place in a certain way. Before it is released, it
has gone through strict
Yi Xusheng, the head of
monitoring for the Henan Province Environmental
Protection Agency, said the
factory had passed a review before it opened,
but that "it's possible that
there are some pollutants in the production
process" that inspectors were not
aware of. Yi said the agency would
In 2005, when
residents of Li's village, Shiniu, heard that a new solar
would be building a factory nearby, they celebrated.
farming community of roughly 2,300, near the eastern end of
the Silk Road,
had been left behind during China's recent boom. In a country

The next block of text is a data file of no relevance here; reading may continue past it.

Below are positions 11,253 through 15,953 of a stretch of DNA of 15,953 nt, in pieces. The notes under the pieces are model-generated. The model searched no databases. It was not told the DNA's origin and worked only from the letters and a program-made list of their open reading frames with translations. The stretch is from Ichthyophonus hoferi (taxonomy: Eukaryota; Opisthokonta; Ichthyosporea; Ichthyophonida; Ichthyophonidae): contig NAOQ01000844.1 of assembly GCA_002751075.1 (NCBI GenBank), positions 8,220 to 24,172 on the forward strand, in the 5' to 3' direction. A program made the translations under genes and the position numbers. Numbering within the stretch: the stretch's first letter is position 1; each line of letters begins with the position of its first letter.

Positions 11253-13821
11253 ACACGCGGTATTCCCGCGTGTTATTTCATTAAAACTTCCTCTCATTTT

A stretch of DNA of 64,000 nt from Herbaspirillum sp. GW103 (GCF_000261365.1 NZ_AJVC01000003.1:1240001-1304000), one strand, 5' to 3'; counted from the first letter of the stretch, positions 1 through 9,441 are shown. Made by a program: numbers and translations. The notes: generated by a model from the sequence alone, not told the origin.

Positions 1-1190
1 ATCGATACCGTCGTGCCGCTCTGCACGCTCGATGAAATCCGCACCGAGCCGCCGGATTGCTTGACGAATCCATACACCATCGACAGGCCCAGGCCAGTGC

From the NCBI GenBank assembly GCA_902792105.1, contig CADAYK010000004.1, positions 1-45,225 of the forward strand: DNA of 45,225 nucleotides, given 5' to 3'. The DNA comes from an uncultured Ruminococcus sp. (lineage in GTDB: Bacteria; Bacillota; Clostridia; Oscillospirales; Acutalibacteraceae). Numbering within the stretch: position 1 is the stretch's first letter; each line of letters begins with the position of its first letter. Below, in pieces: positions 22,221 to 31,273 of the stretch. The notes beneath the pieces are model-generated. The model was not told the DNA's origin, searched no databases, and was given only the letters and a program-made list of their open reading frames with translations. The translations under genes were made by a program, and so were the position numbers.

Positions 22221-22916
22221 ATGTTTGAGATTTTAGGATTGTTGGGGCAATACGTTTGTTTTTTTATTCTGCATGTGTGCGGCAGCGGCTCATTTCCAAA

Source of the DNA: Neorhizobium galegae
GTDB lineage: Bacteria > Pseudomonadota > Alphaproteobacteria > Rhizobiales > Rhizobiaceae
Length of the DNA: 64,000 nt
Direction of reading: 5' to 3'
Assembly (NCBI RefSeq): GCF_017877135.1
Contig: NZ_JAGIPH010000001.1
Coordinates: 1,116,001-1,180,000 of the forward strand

average wage in some areas has climbed to $200 a month, many of
residents make just $200 a year. They had high hopes their new
jump-start the local economy and help transform the area into
The Luoyang Zhonggui factory grew out of an effort by a national
institute to improve on a 50-year-old polysilicon refining
pioneered by Germany's Siemens. Concerned about intellectual
issues, Siemens has held off on selling its technology to the
the Chinese have tried to create their own.
Last year, the
Luoyang Zhonggui factory was estimated to have produced less
than 300 tons of
polysilicon, but it aims to increase that tenfold this year
-- making it
China's largest operating plant. It is a key supplier to
Holdings, a solar panel company whose founder Shi Zhengrong
the list of the richest people in China.
Made from the Earth's most
abundant substance -- sand -- polysilicon is
tricky to manufacture. It